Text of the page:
LONDON (Reuters) - Britons’ finances deteriorated in April at a faster pace than in March as incomes fell and living costs rose, and households expected the squeeze to continue, reducing their ability to spend and support the economy.
Survey compiler Markit said on Monday that its headline Household Finance Index fell to 37.7 from 39.3 in March, sinking further below the 50 level that would mark no change compared with a month ago. That is the first drop in the index since December.
The index is not adjusted for seasonal influences due to a limited history of data.
Thirty-two percent of households said their finances worsened this month, while only 8 percent reported an improvement.
On future prospects, almost 42 percent expected to be worse off in 12 months’ time versus the 27 percent who thought they would have more money to spend.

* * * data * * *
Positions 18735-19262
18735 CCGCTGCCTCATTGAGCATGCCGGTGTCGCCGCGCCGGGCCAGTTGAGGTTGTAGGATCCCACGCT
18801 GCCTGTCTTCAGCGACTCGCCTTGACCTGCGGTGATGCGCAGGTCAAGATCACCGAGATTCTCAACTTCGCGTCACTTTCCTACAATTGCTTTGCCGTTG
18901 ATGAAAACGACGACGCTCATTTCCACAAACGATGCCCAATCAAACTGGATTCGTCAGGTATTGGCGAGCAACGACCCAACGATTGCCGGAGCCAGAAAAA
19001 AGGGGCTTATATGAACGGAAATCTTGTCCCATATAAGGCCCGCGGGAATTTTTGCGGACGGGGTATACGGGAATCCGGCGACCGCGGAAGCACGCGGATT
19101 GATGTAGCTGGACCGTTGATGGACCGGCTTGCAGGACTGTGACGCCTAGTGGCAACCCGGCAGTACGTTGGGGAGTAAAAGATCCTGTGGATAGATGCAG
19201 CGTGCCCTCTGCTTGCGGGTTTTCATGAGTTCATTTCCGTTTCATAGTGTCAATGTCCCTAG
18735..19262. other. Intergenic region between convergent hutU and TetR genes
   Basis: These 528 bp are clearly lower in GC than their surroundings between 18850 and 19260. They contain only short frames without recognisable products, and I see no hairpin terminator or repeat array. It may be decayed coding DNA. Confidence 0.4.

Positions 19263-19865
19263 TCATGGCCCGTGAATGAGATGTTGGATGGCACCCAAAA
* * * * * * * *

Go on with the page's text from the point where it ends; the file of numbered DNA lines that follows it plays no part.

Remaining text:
“April’s survey highlights a deepening downturn in financial well-being, driven by renewed pressures on household income and another strong rise in living costs,” said Tim Moore, the author of the report, saying this was likely to undermine consumer spending in coming months.
The threat from high inflation was particularly striking: the index measuring inflation expectations for the year ahead rose to its highest level since the survey was first compiled more than four years ago, reaching 94.6.
Consumer spending, which generates about two thirds of Britain’s gross domestic product, is vital to the economy’s chances of meaningful growth after more than a year of stagnation.
The survey of 1,500 people was conducted between April 10 and April 15.
Reporting by Olesya Dmitracova; Editing by Ruth Pitchford